VALPARAISO -- The trip wasn't perfect, but the first run of the ChicaGo Dash express service to Chicago received rave reviews.

"I'll definitely switch over and do this on a regular basis," said Steve Kalich, an Aberdeen subdivision resident who works at Northwestern Memorial Hospital.

The city launched the soft opening of the new express shuttle service for commuters to downtown Chicago at 5:45 a.m. Monday.

About 12 people left on the first bus, and another 10 were on the second bus, which left at 6:15 a.m., said Stu Summers, Valparaiso's executive director of redevelopment.

Commuters were welcomed at the station by a waiting room made from local supplies, including benches that used oak from trees taken down on Vale Park Road. The city provided coffee and other drinks, and passengers could print off their tickets at a kiosk in the station, located at the parking lot of the Franklin House on the corner of Indiana and Campbell avenues.

The service, which started partly as a way for the city to show a need for a South Shore commuter rail line extension to Valparaiso, attracted commuters who said they wanted to save time and money.

Kalich said it takes him 30 minutes to drive to the South Shore station on top of the actual 90-minute train commute. Now his commute is shorter, plus he doesn't have to deal with the crowds on the train, he said.

For Lori Hogan of Valparaiso, the bus is cheaper than parking alone. Hogan said she pays about $13 a day to park at her job west of the Loop. That doesn't include the $5 in tolls and the money on gas she spends driving to work.

"It got a little unreasonable to do that," she said as she rode the bus with her husband, Clark, who normally takes the train into Chicago if he doesn't ride with his wife.

The first outing didn't go perfectly as planned, though. The bus arrived at its first stop at 7:18 a.m. The scheduled time is 7 a.m. The satellite TV showing CNN went in and out at times, especially when the bus went under a bridge or when it was blocked by the tall buildings in downtown Chicago.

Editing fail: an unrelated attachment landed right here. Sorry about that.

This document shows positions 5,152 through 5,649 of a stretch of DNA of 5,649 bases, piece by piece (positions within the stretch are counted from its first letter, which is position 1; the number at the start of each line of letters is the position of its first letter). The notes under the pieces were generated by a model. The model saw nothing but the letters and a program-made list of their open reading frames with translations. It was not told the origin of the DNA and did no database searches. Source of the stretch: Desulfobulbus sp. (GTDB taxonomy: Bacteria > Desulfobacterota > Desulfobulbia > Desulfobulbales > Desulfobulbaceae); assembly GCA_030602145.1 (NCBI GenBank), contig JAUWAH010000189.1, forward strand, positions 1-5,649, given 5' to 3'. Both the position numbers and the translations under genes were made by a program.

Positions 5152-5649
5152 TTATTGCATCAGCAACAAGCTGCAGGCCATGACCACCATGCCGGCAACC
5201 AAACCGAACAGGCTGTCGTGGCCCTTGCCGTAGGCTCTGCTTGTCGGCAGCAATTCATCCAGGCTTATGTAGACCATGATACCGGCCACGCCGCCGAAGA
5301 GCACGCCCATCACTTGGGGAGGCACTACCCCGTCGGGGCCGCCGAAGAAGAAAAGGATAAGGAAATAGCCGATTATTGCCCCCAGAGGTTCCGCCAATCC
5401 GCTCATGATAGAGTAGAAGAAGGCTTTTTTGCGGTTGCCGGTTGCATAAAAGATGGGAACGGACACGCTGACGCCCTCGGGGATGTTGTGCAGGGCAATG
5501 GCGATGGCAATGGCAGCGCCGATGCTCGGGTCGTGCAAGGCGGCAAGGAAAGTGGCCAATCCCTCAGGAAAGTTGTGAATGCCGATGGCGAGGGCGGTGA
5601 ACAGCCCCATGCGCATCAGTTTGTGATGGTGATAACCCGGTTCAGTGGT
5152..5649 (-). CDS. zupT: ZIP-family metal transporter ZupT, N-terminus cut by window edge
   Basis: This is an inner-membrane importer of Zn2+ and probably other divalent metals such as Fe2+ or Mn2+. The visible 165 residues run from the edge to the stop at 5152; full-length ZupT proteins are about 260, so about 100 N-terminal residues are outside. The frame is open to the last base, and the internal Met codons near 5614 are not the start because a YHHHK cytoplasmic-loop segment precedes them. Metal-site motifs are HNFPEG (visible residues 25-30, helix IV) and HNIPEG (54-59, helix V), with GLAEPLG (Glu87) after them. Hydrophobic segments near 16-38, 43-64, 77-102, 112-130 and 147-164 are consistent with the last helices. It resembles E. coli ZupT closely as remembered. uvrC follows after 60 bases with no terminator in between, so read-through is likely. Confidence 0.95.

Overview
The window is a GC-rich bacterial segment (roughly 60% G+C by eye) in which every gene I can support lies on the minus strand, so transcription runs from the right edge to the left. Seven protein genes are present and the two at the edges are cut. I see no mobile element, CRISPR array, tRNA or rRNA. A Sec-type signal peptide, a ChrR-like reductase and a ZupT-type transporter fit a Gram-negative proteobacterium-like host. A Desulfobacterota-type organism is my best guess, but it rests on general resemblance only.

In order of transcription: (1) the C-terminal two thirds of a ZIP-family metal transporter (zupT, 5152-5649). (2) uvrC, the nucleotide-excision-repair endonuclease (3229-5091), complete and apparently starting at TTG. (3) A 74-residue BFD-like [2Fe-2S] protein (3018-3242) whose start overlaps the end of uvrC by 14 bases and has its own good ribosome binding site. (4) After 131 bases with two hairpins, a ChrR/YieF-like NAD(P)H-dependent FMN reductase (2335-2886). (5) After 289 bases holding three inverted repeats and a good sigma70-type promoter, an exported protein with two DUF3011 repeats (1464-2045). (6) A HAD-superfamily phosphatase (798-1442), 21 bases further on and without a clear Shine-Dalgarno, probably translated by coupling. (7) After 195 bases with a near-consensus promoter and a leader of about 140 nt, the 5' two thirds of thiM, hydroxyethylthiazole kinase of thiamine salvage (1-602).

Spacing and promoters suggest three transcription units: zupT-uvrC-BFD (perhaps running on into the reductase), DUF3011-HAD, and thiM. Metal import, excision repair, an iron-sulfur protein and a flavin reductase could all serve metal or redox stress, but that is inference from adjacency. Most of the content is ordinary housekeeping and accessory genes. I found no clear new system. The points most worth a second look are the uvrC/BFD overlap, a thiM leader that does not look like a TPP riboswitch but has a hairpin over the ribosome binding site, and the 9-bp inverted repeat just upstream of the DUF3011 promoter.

Other things did work, though. Several people worked on their laptops during the trip, and Eric Mathisen of Valparaiso said the Wi-Fi Internet worked fine. Mathisen said he liked that he could get some work done on the trip, instead of when he has to drive to his Michigan Avenue law firm.

Larry Stough, director of sales for The Free Enterprise System that runs the service, said the trip was a good one overall.

The company will monitor the routes to see if the buses continue to arrive late, in which case they might tinker with the routes, Stough said.

Summers said the city will pay attention to who's riding the buses to see if they need to change the route. If a majority of people are going to one area in Chicago, it makes sense to go change the route to that area, he said.

He expects eventually to see about 20 to 30 passengers on each bus, which can hold 54 people, although it might take a few weeks, Summers said. Several people have said they already bought an October pass for the South Shore and are waiting to see how the new service does.

Hogan said she didn't think that would be a problem. Once word gets out about the bus, she expects more people will start taking it, she said.

"This is so much more comfortable and convenient," she said.

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